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Taking advantage of $2.5bn currency swap



Taking advantage of $2.5bn currency swap

Determined to ensure it gets the economy out of the woods and also cut down on the burden of United States dollar on the naira, Nigeria, through the initiative of Central Bank of Nigeria (CBN), recently entered into a currency swap agreement with the Peoples Republic of China. With the agreement, Nigeria will exchange N720 billion for 15 billion Chinese Renminbi (RMB) in three years under the $2.5 billion bilateral currency swap (BCS) with Peoples Bank of China (PBoC).
In taking this decisive step, it is believed that the CBN management led by the Governor, Mr. Godwin Emefiele, must have deeply put into consideration the likely implications of such a treaty.
Currency swap is not new to any economy, but steps are always taken by both parties to ensure it is a win-win romance. From all indications the CBN must have thought this treaty through before putting pen to paper.
In entering the agreement, Emefiele had made it clear that the deal would protect Nigerian business people from the harsh effects of third currency fluctuations. Investors in both countries would no longer be running from pillar to post searching for where or when an exchange rate is to their advantage.
This remains one of the most delightful aspects of the agreement considering the fact that the struggle between the naira and other western currencies has more or less placed the former at a disadvantaged spot in every sphere of transaction.
It is also commendable for the fact that Nigeria, in recent years, has practically turned to China for almost everything just as the Chinese government and the country’s private investors have also reciprocated this gesture by way of helping in infrastructure development and easy access to loan request by the Federal Government.
By sidelining the dollar in this respect, a Chinese businessman will now have sufficient naira to purchase raw materials from Nigeria just as Nigerian importers will not endure the challenge of ‘third currency’ fluctuations when trying to make payments for Chinese exports.
For those who doubt the efficacy or believing it is another round of economic slavery, the benefits actually far outweigh the disadvantage. One of the benefits include obtaining financing at a lower interest rate than available in the local market, and locking in a predetermined exchange rate for servicing a debt obligation in a foreign currency.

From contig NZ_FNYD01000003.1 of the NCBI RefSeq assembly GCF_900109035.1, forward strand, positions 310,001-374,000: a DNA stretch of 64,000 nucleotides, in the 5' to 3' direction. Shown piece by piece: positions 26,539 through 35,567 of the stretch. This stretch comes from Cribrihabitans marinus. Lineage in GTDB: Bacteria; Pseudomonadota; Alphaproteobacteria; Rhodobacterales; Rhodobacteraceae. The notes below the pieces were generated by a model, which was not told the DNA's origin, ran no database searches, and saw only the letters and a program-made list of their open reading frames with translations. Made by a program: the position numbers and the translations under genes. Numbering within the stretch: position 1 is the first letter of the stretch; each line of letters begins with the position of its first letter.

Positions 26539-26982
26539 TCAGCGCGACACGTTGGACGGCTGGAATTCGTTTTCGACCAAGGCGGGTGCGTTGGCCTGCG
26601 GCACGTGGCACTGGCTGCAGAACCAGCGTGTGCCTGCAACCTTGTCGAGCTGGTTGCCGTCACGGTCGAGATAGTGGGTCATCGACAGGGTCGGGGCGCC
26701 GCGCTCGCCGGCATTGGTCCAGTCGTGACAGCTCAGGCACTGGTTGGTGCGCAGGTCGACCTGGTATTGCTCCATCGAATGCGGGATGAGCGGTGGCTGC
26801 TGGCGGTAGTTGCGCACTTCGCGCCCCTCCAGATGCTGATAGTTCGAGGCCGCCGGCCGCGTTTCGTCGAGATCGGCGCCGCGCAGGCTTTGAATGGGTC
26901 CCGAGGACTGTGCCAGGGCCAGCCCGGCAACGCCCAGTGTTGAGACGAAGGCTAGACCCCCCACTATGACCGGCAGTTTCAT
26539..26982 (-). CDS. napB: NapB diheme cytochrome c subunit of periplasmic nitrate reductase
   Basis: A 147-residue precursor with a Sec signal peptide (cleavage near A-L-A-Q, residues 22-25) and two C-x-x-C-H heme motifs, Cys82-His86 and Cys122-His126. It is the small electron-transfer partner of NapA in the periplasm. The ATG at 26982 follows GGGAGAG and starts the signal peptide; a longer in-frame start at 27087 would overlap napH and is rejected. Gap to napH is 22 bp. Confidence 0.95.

This obviously is victory for both countries especially for the fact that the agreement would not also allow one country to take advantage of the other in this regard. The process has been so marshalled in such a way that both countries would jealously guard their interest so as not to make the economies vulnerable.
In anticipation of possible abuse of the process, CBN in its guidelines allayed the fear as the swap can only be used to finance trade and direct investment between China and Nigeria; maintain market stability; and for other purposes that both parties may agree upon.
To make good its position, the apex bank was quick to dampen the excitement of investors who had thought that the agreement would tone down the earlier decision taken on import by the Federal Government especially as regards the importation of 41 items banned from accessing foreign exchange window in its 2015 circular.
Rather than attempt to cut corners, it is rather exhilarating that the treaty is coming at a time the current administration is taking serious efforts at boosting the country’s export profile.
This provides lots of unprecedented advantages to Nigerian manufacturers and others who have something to offer to the outside world and get into business. It has also been made easier in such a way that Nigerian manufacturers, cottage industry players and anyone who needs imports from China will be able to secure RMB from Nigerian banks for his business. This is not the time to lay back and allow the other party to take advantage of the treaty.
Considering the volume of trade between Nigeria and China, which grew by over 30 per cent to $12.3 billion in 2017, it is clear that Nigerian investors would have a lot to benefit from the bilateral currency swap agreement if they take advantage of the world’s second most populous country through increased export. With Nigeria already exporting products like cassava, leather, hides and skin, amongst others to China, this deal is expected to further open the market and increase the list.
From a broader perspective, the agreement will also assist both countries in their foreign exchange reserves management, enhance financial stability and promote economic cooperation between the two countries. With advantages laid bare by the apex bank, we believe that the implementation should be swift and total so as to cover lost grounds.
We also advise the Federal Government to ensure that the agreement is sustained in such a way that it benefits both countries equally. Rather than take advantage of Nigeria as a developing country, we advise that the Chinese government open up more manufacturing plants here, train Nigerians rather than engaging in massive export of their products into the country.

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